The middle lineup is wasting Brendan Donovan’s onbase percentage: Though the number has gone down during his current mini-slump, Donovan has a fine .354 onbase percentage early in 2024. He’s in the top third of MLB leadoff men in OBP (minimum 70 plate appearances.) But he has scored only 10 runs, with teammates stranding him on base in too many instances. Goldschmidt and Nolan Arenado each have driven Donovan home only two times. Nolan Gorman has knocked Donovan in only one time. The Cardinals’ 2-3-4 lineup spots are collectively slugging .351 and have only four homers and 23 RBI in 247 plate appearances. Donovan, the leadoff man, has more RBIs than any of the dudes who are batting second through fifth. That’s not supposed to be happening.

Nolan Arenado: He’s starting to cook, and it’s good to see. Arenado is batting .417 with a 1.065 OPS over his last six games. That said, the Goldschmidt-Arenado tag team has combined for two home runs. And this offense can’t function at a high level when two prominent bats are generating such little power.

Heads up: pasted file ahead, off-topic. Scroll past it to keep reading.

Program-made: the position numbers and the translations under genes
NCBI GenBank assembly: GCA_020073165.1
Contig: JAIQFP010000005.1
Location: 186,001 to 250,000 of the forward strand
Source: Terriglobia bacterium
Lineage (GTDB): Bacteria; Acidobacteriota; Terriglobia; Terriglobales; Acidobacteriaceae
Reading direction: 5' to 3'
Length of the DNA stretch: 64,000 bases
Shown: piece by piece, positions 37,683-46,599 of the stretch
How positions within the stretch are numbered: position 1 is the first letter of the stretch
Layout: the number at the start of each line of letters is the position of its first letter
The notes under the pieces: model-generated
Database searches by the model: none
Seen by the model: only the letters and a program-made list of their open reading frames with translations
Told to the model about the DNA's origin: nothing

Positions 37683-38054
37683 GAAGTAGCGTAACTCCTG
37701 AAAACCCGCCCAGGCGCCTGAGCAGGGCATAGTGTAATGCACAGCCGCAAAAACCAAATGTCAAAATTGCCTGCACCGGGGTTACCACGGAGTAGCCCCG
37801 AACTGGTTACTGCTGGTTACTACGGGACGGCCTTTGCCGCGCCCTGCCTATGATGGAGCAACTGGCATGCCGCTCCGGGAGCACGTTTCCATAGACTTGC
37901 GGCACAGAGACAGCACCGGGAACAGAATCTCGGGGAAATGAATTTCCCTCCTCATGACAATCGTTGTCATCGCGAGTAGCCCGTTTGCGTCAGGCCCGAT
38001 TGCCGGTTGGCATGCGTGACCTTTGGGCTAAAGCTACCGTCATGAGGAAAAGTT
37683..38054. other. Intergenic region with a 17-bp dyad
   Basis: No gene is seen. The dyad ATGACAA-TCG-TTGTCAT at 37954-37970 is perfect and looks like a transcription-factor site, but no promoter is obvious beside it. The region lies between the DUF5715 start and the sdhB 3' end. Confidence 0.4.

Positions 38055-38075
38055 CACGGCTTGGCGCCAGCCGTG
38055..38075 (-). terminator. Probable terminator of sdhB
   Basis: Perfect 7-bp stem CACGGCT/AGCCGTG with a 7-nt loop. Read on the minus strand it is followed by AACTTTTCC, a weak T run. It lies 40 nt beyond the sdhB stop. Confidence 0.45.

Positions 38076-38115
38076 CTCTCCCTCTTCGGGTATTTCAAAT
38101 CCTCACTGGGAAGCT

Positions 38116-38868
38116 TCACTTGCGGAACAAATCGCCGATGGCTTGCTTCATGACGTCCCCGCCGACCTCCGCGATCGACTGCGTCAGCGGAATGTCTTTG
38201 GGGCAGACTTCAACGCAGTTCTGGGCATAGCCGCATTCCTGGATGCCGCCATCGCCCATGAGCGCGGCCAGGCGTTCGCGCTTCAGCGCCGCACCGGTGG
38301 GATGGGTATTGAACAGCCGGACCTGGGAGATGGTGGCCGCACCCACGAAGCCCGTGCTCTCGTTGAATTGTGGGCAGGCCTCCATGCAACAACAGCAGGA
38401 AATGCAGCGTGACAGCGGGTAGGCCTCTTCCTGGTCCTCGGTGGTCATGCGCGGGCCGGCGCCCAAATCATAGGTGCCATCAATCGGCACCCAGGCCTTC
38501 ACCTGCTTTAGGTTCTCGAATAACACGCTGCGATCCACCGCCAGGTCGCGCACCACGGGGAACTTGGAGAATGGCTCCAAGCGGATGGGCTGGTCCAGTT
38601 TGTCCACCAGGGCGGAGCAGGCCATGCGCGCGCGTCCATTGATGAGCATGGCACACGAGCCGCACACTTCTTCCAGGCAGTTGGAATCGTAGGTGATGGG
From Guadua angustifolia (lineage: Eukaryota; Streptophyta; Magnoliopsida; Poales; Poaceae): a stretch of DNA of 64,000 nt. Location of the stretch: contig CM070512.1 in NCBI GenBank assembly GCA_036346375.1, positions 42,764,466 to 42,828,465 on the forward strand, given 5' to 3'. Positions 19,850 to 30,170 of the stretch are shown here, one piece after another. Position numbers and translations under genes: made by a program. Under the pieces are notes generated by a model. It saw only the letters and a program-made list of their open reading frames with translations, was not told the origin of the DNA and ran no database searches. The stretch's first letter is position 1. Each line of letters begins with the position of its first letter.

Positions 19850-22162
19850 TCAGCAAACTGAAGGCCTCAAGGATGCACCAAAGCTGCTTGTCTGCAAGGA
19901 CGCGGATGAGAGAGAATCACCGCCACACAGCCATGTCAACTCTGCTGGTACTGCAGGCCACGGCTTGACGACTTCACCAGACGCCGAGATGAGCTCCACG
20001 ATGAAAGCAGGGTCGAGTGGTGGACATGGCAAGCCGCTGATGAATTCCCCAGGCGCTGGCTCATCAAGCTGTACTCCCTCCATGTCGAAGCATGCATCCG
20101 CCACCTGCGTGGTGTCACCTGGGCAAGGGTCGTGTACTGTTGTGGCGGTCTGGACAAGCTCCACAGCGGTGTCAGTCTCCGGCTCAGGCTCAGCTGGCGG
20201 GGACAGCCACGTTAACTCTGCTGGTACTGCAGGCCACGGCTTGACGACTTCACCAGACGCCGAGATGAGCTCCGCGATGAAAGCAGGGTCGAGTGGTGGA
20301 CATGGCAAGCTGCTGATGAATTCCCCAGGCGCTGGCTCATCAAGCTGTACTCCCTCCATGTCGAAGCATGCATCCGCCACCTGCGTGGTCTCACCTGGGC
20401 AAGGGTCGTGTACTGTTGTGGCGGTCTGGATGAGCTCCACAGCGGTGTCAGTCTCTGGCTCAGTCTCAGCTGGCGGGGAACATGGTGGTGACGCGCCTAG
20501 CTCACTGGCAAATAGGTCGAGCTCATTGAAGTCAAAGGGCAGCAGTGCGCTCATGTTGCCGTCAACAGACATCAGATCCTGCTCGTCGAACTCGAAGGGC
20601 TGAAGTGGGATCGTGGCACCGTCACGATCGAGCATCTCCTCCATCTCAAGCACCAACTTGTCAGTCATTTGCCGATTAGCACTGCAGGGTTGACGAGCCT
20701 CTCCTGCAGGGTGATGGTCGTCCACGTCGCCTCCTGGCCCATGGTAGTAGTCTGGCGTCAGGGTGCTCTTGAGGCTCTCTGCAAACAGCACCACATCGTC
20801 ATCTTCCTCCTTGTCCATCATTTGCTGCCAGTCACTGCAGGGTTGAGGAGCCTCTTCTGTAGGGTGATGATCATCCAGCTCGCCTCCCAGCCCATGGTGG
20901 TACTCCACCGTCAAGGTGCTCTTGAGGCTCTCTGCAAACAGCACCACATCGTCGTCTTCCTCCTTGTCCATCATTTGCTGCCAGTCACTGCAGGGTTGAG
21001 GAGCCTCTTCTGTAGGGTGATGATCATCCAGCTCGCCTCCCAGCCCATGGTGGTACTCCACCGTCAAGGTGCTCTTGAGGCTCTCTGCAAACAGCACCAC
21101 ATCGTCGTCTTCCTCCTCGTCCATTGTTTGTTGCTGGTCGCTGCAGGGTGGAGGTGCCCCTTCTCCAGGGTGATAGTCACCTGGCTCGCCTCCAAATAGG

Jordan Walker: He was 14 percent above league average offensively as a rookie last season (per OPS+) and is 47 percent below average this season. He hasn’t homered, is batting .180, is struggling to get on base, and is slugging .300. His strikeout rate has increased to 26.3 percent. His swing-and-miss rate is up. And he’s hitting ground balls at a disturbingly high rate of 54 percent. I know it’s early but the regression is startling. What the heck happened? The ground-ball habit is eating away his power. His line-drive rate (5.4%) is the worst among Cardinals. The plate discipline is shakier. Walker has only 15 total bases this season. (That’s crazy.) And his Batting Runs Value at Statcast puts him in the bottom 11 percent of MLB hitters. Walker was supposed to propel this offense – along with a few others – but the opposite has occurred in the first month.